US meat suppliers challenge price-fixing claims

Meat processors questioned the legality of assigning certain antitrust claims
calendar icon 14 July 2023
clock icon 2 minute read

Tyson Foods, Perdue Farms and other major meat industry suppliers that are challenging price-fixing claims in US court said they oppose a plan to let a litigation funder affiliate take over as the plaintiff in the cases, according to Reuters.

In a court filing in Chicago, the chicken producers questioned the legality of a move by food distributor Sysco to assign certain antitrust claims to Carina Ventures, which is affiliated with litigation-funding powerhouse Burford Capital.

The defendants also told the court that "serious questions exist about the validity" of the agreement between Sysco and Carina. They pointed to a legal doctrine that bars the purchase of claims in a lawsuit by "strangers."

Sysco is a plaintiff in antitrust litigation in Minnesota and Chicago federal courts, where the company and other corporate plaintiffs are pressing claims that meat industry suppliers conspired to artificially inflate prices over many years.

Burford, which bills itself as the world's largest litigation funder, makes investments in cases in exchange for a portion of any settlement or judgment at the end.

Critics of such arrangements have warned about litigation funders controlling cases. Burford has often said it does not dictate settlement strategy in its funded cases.

Burford and Sysco declined to comment on Thursday.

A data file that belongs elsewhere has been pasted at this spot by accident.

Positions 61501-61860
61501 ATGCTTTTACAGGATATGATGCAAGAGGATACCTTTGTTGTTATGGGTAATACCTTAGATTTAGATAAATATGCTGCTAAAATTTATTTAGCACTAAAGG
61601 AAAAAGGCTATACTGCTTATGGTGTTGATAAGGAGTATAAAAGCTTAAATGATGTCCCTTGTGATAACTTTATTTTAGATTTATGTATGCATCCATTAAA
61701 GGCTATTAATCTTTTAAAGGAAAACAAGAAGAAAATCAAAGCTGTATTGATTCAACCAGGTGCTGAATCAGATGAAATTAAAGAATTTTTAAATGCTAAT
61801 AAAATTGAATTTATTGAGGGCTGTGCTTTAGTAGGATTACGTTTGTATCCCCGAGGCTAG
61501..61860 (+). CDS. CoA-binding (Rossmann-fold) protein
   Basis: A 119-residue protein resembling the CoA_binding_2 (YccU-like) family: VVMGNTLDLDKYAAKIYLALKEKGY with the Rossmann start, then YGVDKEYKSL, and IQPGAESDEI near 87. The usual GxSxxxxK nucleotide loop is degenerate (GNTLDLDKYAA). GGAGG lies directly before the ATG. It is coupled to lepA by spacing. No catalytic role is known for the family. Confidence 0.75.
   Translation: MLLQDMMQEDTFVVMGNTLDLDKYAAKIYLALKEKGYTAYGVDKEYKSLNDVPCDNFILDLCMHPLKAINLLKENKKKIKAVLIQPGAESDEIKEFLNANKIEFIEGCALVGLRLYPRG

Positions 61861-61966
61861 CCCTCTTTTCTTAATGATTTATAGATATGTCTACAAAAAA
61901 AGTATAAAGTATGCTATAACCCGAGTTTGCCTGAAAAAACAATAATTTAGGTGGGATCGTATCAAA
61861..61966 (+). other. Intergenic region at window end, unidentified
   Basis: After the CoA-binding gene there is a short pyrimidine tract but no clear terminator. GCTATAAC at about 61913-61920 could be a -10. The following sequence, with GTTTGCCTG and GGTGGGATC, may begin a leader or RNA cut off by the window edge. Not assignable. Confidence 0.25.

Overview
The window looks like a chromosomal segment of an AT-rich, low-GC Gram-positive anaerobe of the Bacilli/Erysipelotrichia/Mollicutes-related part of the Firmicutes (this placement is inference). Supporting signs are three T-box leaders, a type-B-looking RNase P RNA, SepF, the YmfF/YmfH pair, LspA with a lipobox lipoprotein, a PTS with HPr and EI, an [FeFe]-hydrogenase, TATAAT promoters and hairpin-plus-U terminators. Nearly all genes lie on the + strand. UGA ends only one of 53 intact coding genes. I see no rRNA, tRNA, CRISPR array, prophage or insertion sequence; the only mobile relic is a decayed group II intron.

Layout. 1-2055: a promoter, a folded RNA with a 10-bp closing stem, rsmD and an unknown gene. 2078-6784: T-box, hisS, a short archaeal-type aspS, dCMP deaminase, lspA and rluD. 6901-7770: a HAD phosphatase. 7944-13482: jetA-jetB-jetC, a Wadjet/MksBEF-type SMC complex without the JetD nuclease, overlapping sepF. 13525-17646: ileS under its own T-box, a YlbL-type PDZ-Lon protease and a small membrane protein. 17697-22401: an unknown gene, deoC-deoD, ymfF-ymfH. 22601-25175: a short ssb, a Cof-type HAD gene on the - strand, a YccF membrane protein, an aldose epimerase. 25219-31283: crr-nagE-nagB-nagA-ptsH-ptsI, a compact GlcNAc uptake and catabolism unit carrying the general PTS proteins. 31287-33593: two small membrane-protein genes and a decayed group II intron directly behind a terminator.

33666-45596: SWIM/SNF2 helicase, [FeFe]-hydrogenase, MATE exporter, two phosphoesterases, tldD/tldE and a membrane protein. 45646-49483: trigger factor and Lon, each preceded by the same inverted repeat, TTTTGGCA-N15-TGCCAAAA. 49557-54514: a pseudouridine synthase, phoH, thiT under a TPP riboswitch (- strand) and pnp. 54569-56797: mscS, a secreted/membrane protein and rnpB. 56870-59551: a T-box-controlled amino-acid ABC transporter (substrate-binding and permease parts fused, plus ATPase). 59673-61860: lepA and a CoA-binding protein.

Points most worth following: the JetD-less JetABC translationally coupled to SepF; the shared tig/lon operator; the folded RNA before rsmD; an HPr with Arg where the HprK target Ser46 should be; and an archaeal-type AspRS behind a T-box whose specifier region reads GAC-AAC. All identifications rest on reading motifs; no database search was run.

Tyson and Perdue also did not immediately respond to messages seeking comment.

Sysco's deal with Carina, announced in June, stems from a $140 million investment that Burford made in Sysco's antitrust litigation.

The move to assign claims appeared to end a public clash between Sysco and Burford over the antitrust litigation.

Burford in March had sought a court order in New York barring Sysco from settling claims for what the litigation funder called "low-ball" amounts and a "pittance." Sysco had accused Burford of unfairly trying to control the cases.

Tyson and the other companies said in their court filing that Burford entity Carina, unlike Sysco, "had no interest in this case" before it bought the rights from Sysco.

The defendants also said they were worried that substituting Carina for Sysco "would meaningfully frustrate any future attempts for settlement discussions."

The meat companies asked the Chicago court to deny Sysco's move to assign its claims, or at least allow the companies to more fully examine the legal issues before any ruling.

Sysco's move to assign claims to Carina in pork antitrust litigation in Minnesota is set for a hearing on Aug. 21.

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